Man wins claim against Microsoft
A US court has reinstated Byron Bay inventor and software whiz Ric Richardson’s $US388 million damages win against Microsoft that was controversially overturned in 2009.
In a David and Goliath-style battle, Mr Richardson’s Singapore-based software company Uniloc originally sued Microsoft in 2003, claiming it had ripped off patented anti-piracy software he designed when working as a sound programmer for major bands like INXS in the 1980s.
The three-judge panel in Washington DC ruled on Tuesday (US time) that the original verdict was supported by "substantial evidence", before also granting Microsoft a new trial on damages stating that the jury’s original award "was tainted by the use of a legally inadequate methodology".
Speaking from his Byron Bay property today, Mr Richardson said this ruling gave Uniloc the chance to "have another bite at the pie" and possibly go for more damages.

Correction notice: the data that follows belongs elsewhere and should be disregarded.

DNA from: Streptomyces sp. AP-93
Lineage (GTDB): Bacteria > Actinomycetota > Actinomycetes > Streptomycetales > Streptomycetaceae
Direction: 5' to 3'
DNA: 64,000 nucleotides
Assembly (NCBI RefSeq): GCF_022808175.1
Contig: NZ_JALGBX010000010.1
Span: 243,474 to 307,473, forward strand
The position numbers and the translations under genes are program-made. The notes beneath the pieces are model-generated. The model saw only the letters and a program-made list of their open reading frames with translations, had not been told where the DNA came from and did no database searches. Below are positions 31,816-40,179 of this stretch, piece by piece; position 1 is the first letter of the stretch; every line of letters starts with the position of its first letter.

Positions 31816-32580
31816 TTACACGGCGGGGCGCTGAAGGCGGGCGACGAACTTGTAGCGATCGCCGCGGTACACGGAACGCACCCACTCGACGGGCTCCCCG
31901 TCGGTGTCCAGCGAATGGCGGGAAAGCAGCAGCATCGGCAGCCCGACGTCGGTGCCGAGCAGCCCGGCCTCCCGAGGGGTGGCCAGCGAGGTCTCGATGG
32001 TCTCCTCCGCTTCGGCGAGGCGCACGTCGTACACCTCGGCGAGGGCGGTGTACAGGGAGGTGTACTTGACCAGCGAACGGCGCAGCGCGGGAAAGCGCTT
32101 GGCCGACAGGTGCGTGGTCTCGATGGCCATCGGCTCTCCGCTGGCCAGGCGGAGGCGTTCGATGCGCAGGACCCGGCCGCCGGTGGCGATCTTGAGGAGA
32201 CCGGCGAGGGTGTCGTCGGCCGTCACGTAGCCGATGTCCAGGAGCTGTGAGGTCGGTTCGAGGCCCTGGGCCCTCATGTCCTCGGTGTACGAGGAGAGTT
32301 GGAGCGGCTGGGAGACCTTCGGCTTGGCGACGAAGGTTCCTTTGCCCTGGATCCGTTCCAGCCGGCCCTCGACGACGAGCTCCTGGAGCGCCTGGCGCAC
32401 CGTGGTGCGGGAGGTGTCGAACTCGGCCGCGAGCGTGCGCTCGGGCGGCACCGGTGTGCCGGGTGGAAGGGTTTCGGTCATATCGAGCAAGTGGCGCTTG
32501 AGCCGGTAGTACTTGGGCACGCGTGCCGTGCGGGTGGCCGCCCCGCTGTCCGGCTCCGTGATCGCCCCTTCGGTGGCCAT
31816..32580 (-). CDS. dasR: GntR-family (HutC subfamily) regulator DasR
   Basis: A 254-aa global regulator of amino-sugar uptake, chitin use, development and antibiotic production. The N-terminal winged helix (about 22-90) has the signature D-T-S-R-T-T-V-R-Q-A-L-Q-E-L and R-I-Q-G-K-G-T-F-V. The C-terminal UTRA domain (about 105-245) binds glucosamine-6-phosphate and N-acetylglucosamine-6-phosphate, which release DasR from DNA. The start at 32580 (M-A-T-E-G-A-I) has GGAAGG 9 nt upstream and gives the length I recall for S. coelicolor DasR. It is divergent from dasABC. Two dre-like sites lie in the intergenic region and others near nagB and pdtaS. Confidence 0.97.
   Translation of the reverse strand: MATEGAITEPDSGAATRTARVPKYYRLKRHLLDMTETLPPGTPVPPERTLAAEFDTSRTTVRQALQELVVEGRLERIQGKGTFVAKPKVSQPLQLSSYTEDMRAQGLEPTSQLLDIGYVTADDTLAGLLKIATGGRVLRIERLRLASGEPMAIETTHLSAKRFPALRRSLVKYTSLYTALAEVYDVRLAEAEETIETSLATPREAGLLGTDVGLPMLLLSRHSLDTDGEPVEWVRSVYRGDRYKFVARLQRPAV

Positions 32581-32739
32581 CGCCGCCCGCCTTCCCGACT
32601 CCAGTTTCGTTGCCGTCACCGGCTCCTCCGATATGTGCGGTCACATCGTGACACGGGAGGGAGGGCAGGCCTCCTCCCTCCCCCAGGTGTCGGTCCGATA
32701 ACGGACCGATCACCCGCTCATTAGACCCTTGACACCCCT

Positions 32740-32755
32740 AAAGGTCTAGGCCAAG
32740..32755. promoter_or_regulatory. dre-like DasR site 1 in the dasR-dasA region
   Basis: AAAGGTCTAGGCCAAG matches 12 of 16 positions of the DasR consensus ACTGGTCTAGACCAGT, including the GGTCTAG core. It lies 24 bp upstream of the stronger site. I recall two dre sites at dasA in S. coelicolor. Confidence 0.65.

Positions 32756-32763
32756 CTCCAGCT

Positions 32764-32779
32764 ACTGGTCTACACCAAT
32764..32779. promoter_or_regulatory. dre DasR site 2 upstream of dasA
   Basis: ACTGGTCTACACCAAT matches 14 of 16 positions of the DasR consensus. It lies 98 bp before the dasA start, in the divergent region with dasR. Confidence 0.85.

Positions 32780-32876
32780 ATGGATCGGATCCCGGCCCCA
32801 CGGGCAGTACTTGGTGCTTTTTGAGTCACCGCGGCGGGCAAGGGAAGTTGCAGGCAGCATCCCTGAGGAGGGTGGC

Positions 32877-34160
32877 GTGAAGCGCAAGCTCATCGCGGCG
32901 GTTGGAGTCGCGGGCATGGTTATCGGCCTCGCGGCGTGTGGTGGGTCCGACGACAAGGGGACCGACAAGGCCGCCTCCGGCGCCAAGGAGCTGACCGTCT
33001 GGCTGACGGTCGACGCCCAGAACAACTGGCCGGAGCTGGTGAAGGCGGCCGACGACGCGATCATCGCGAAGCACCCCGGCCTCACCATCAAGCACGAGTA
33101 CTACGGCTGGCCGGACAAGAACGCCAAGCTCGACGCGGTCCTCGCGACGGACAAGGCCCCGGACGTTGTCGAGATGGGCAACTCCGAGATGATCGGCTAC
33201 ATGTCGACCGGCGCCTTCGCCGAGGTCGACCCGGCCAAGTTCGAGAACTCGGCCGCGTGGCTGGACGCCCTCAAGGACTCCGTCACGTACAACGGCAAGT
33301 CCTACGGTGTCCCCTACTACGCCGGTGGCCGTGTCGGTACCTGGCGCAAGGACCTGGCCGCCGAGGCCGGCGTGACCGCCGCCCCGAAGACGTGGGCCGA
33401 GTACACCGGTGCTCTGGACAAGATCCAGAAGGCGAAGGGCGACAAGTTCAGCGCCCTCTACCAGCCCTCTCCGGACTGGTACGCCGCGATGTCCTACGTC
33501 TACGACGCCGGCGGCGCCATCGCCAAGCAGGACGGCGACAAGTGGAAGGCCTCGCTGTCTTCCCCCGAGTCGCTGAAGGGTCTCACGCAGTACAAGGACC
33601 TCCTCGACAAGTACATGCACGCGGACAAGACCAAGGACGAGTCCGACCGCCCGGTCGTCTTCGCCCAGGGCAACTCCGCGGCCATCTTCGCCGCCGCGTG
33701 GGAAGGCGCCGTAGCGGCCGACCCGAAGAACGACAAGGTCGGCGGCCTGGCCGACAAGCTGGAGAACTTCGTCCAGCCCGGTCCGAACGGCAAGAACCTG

The 2009 ruling was the fifth highest patent jury award in US history, although it represented a mere eight days’ profit for the global giant behind the ubiquitous Windows software.
Uniloc argued the software, which is designed to prevent the casual copying of programs onto unauthorised computers, was patented in the 1990s, before Mr Richardson first demonstrated it to Microsoft in 1993 on the condition the software giant would not try to break the code or duplicate it.
Uniloc alleged Microsoft breached this agreement on or around 1997 and began using the anti-piracy technology in its Windows and Office programs.
Throughout the case Microsoft denied this, saying it had deemed Uniloc’s software "of no use" and had developed a different system.